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Site U13581

Expedition 318 Scientists2

Site summary

Integrated Ocean Drilling Program Site U1358 (proposed Site WLSHE-08A) is on the continental shelf off the Adélie Coast (Fig. F1) at 501 meters below sea level (mbsl). The main objective at Site U1358 was to core across regional unconformity WL-U8. This unconformity marks a distinct change in the geometry of the progradational wedge from low-dipping strata below to steeply dipping foresets above (Eittreim et al., 1995; Escutia et al., 1997; De Santis et al., 2003) (Fig. F2). This is inferred to represent a significant change from intermittent glaciers to persistent oscillating ice sheets, either during the late Miocene (Escutia et al., 2005; Cooper et al., 2009) or during the late Pliocene (~3 Ma) (Rebesco et al., 2006). The steep foresets above unconformity WL-U8 are thought to likely consist of ice proximal (i.e., till, diamictite, and debris flows) and open-water sediments deposited as grounded ice sheets extended intermittently onto the outer shelf, similar to sediments recovered at Ocean Drilling Program Site 1167 on the Prydz Bay Trough fan (O’Brien, Cooper, Richter, et al., 2001; Passchier et al., 2003).

Site U1358 lies at the westernmost edge of the Mertz Bank (Fig. F1) and receives drainage from the East Antarctica Ice Sheet through the Wilkes subglacial basin (Fig. F4 in the “Expedition 318 summary” chapter). At Site U1358, unconformity WL-U8 occurs at ~165 meters below seafloor (mbsf) (0.84 s two-way traveltime) (Fig. F2). Multichannel seismic reflection profiles crossing Site U1358 show gently dipping strata on the shelf that are truncated near the seafloor (Fig. F2). This provided a unique opportunity to sample across the unconformity by drilling at very shallow penetration. The record from Site U1358 will also complement the more distal (i.e., glacial–interglacial cycles) record from Sites U1359 and U1361, located on the continental rise.

We drilled two short holes at Site U1358 in a water depth of 501 mbsl. Unfortunately, we were only able to penetrate to 35.6 mbsf before the drill collars failed and we had to abandon the hole.

Hole U1358A was drilled to a total depth of 2.0 mbsf and Hole U1358B was drilled to a total depth of 35.6 mbsf, both using the rotary core barrel (RCB) system. The upper 8.2 m is unconsolidated and moderately to strongly disturbed by drilling. Below 8.2 mbsf, the sediments are consolidated and only slightly disturbed by drilling. Holes U1358A and U1358B penetrated diamictons and diamictites and are placed within a single lithostratigraphic unit (Fig. F3). The diamictons in the upper 8.2 mbsf were probably deposited from floating ice. The diamictites below 8.2 mbsf were either deposited from floating ice, where crudely stratified and laminated, or subglacially with possible remobilization by glacigenic debris flow.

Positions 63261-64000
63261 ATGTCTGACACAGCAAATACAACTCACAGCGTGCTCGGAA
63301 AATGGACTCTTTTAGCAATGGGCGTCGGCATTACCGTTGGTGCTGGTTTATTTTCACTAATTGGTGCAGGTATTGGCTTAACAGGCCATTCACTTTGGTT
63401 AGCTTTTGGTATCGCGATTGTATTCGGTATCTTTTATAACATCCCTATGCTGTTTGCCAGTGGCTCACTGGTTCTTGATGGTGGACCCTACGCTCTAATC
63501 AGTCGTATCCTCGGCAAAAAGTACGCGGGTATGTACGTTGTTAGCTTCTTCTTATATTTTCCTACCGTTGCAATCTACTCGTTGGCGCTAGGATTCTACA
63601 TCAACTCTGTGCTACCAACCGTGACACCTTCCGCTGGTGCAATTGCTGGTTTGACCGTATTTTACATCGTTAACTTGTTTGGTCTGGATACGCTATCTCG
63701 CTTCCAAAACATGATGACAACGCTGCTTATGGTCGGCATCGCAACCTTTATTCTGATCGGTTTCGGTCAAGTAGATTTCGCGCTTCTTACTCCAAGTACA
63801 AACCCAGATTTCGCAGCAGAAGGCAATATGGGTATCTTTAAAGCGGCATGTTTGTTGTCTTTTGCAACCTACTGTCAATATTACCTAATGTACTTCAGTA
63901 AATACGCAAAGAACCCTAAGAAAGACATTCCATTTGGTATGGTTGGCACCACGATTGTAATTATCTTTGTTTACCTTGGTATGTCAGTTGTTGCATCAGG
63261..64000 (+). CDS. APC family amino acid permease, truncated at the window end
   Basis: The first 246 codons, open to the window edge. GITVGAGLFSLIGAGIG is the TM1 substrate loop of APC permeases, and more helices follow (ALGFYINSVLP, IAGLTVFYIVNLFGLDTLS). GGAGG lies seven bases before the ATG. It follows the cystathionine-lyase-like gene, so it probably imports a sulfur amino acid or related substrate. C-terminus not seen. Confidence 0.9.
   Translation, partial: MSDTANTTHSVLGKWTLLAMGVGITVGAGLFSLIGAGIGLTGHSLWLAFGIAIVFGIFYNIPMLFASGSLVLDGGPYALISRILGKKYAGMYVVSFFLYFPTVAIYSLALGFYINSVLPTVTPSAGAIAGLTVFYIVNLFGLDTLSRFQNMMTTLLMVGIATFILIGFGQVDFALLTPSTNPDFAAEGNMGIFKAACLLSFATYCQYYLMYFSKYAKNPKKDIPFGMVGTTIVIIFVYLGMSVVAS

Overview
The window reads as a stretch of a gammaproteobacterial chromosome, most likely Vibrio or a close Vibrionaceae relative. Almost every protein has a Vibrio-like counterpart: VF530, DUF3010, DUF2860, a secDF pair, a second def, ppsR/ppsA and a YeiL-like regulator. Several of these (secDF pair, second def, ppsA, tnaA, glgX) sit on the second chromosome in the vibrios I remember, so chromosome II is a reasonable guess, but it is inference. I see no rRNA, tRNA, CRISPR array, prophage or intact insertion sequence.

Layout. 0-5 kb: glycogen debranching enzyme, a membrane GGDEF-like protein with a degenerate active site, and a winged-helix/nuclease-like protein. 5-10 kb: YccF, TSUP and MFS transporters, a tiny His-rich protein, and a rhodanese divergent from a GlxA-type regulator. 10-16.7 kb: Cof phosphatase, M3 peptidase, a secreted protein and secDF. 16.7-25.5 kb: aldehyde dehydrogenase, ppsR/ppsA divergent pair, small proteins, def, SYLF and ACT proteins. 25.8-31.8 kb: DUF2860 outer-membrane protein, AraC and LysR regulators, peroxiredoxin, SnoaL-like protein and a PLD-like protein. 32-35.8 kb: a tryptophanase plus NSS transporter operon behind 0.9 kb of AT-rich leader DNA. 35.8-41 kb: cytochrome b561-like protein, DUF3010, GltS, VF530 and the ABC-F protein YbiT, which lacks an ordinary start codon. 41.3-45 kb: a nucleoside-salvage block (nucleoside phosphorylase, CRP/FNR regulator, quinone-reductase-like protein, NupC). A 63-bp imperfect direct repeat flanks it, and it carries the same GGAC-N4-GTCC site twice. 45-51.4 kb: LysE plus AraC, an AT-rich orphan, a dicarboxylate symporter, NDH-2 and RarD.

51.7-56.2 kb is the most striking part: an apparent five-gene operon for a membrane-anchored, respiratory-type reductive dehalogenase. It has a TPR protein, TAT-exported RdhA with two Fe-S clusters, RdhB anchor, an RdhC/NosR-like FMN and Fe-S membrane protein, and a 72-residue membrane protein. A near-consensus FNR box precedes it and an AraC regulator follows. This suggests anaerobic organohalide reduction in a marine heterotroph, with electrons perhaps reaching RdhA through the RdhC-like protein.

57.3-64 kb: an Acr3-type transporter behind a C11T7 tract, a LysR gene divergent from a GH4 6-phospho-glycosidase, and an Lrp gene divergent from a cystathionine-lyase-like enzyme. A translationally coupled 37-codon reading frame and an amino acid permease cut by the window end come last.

Sediments in Holes U1358A and U1358B contain siliceous and organic microfossils. Diatom biostratigraphy provides tentative stratigraphic control throughout the section. Pliocene strata (9.32–28.62 mbsf) are overlain by uppermost Pleistocene to Holocene strata. Dinocysts and radiolarians were encountered in trace amounts only and provide no further age constraints. Foraminifers were not encountered in holes drilled at Site U1358. Diatom assemblages suggest a high-nutrient, open-water environmental setting, similar to that of the modern-day Southern Ocean north of the winter sea ice extent. Palynological associations are a mix of reworked and in situ palynomorphs. In situ protoperidinioid dinocysts confirm a nutrient-rich environment. High abundances of reworked Mesozoic/Paleozoic microfossils indicate a significant input of eroded sediments.

Whole-core magnetic susceptibility was measured at 2.5 cm intervals (2 s measurement time). The raw data values range from 3 to 2834 instrument units (Fig. F4). However, the majority of measurements vary between 200 and 400 instrument units, with some peaks in Core 318-U1358B-4R representing gravel clasts. Variations in gamma ray attenuation (GRA) density reflect variations in the composition of the Pliocene–Pleistocene diamictite that varies between clast-rich muddy and clast-rich sandy lithologies.

1 Expedition 318 Scientists, 2011. Site U1358. In Escutia, C., Brinkhuis, H., Klaus, A., and the Expedition 318 Scientists, Proc. IODP, 318: Tokyo (Integrated Ocean Drilling Program Management International, Inc.). doi:10.2204/​iodp.proc.318.106.2011

2Expedition 318 Scientists’ addresses.

Publication: 2 July 2011
MS 318-106